Russian opposition leader Alexei Navalny has been formally barred from competing in next year’s presidential election.
The Central Electoral Commission has said Mr Navalny was ineligible because of a corruption conviction which he says is politically motivated.
He has urged his supporters to boycott the March vote.
Mr Navalny, 41, was widely regarded as the only candidate with a chance of challenging President Vladimir Putin.
“We’re declaring a strike by voters. The procedure that we’re invited to take part is not an election,” Mr Navalny said after the decision, adding that he would lead protests across the country.
Known for his anti-corruption campaign and protests against Mr Putin, Mr Navalny was given a five-year suspended sentence in a retrial earlier this year on embezzlement charges.
The commission’s head, Ella Pamfilova, said her institution was simply applying the law which disqualifies Mr Navalny. Twelve of the 13 members rejected his application as candidate, with one member abstaining citing a conflict of interest.
Reacting to the widely expected decision, Mr Navalny said the case was intended to block him from “speaking the truth” about the situation in Russia, and that barring him from running would deny millions of Russians their vote.
“Only Putin and the candidates that he personally chose, ones who don’t pose the slightest threat to him, are taking part [in the vote],” he added.
He said he would launch an appeal in Russia’s Constitutional Court.
Mr Navalny said on Sunday he had gathered the 500 signatures needed to secure his candidacy, hoping that this would pressure the election commission into allowing him to run.
Where now for Navalny’s campaign?
By Sarah Rainsford, BBC News, Moscow
Alexei Navalny is far from the only opposition politician in Russia. But the anti-corruption campaigner is currently the most popular and best known.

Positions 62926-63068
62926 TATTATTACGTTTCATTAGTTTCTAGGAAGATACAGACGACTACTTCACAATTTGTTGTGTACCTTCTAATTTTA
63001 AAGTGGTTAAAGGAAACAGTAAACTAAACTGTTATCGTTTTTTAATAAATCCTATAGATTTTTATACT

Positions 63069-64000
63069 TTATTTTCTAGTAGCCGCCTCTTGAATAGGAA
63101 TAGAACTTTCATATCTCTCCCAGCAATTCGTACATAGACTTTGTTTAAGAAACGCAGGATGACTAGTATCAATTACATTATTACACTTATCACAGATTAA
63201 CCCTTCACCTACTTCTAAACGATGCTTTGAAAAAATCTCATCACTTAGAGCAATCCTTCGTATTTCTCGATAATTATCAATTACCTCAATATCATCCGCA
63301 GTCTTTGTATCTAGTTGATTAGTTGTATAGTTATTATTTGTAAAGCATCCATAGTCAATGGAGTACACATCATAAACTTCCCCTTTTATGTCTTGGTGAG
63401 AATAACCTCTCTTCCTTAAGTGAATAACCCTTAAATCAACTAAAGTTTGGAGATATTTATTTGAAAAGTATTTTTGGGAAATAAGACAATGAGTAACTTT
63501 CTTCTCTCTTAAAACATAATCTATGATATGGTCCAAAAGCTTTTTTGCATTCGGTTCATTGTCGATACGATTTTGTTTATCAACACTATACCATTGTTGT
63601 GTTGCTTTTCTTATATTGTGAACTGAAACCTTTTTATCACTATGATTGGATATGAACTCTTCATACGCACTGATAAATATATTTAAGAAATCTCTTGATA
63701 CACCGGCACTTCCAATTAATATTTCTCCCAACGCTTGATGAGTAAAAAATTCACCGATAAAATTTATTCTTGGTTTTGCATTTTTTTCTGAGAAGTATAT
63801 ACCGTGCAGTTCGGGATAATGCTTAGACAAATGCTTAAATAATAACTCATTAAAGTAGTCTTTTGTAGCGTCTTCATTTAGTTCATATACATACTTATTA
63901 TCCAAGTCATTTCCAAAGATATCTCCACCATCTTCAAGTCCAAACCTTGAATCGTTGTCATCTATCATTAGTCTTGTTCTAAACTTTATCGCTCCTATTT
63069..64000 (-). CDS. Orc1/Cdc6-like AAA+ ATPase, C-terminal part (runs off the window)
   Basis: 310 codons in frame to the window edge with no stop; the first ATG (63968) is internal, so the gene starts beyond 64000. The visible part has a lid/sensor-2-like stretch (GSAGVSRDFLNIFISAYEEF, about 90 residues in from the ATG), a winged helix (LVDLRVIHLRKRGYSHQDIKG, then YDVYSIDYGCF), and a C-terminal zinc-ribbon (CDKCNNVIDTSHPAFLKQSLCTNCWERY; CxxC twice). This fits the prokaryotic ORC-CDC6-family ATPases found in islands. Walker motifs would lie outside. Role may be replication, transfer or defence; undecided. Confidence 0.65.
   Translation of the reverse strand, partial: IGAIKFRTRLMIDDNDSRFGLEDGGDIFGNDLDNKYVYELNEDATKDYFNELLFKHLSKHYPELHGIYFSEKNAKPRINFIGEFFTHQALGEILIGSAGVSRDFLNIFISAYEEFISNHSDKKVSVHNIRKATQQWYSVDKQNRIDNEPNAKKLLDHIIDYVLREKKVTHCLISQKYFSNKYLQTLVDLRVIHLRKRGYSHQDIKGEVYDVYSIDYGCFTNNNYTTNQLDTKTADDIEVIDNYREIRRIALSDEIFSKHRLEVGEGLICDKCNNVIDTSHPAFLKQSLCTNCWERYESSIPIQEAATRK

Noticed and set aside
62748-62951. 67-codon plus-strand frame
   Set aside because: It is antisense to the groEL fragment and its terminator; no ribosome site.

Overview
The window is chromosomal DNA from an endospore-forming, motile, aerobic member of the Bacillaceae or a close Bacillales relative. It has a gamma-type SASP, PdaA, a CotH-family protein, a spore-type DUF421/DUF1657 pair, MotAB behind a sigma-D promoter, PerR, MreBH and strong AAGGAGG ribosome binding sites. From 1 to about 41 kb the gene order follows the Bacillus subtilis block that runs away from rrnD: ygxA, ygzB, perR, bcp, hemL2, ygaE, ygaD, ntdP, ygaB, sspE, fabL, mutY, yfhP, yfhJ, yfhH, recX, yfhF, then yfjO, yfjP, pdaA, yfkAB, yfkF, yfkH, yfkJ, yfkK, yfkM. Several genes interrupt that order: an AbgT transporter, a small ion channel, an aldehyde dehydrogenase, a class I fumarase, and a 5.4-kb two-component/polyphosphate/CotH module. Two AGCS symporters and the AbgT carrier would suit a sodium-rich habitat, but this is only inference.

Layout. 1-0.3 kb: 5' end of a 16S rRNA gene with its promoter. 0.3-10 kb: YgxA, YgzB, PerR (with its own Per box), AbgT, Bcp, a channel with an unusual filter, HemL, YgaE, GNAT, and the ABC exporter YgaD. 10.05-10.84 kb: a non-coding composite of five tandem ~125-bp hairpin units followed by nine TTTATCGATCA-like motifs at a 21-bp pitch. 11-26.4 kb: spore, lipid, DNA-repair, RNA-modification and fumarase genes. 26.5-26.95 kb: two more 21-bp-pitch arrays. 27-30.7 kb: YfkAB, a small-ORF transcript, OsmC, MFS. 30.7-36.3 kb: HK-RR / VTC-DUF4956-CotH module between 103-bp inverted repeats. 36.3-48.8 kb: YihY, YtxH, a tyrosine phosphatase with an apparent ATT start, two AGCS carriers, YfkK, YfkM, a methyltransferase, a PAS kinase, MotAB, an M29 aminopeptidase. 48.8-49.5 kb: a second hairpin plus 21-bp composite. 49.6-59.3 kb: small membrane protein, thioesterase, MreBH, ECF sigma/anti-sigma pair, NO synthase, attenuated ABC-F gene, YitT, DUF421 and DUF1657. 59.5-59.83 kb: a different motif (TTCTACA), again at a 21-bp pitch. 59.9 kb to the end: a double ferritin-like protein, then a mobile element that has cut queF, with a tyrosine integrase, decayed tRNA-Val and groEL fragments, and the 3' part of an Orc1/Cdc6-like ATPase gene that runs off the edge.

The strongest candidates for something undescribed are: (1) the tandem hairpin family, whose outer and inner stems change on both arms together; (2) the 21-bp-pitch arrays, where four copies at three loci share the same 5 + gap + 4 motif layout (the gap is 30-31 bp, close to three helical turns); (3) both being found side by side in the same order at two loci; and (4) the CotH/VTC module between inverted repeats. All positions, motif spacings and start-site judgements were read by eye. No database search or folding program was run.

For months he’s been travelling the country to meet voters, stage rallies and protests. He’s been trying to force the authorities to let him run for president by demonstrating his widespread support.
There was some speculation that the Kremlin might consider that, to ignite interest in an insipid race and boost Vladimir Putin’s legitimacy. But it would also give Alexei Navalny a nationwide TV platform to criticise Mr Putin directly.
Now he’s been barred, Nr Navalny is mobilising his support network to campaign for a mass boycott, to slash turnout and cut into Mr Putin’s mandate. He also plans street protests. But the electoral commission chief on Monday pointed to other critical politicians permitted on to the presidential ballot and shrugged off Mr Navalny’s talk of “millions of supporters”.
For now, it looks like the Kremlin has calculated that blocking him from the race is a risk it can manage.
Mr Navalny was first sentenced in 2013 accused of embezzling timber worth 16m roubles ($500,000; £330,000) from the Kirovles state timber company while working as an adviser to Kirov’s governor.
The verdict was quashed by the European Court of Human Rights (ECHR), which said he was not given a fair hearing. A retrial earlier this year gave him the exact same sentence.
Mr Putin is seeking a fourth term that would see him become the longest-serving Russian leader since Joseph Stalin. He still retains a massive approval rating and is almost certain to ease to victory in the election.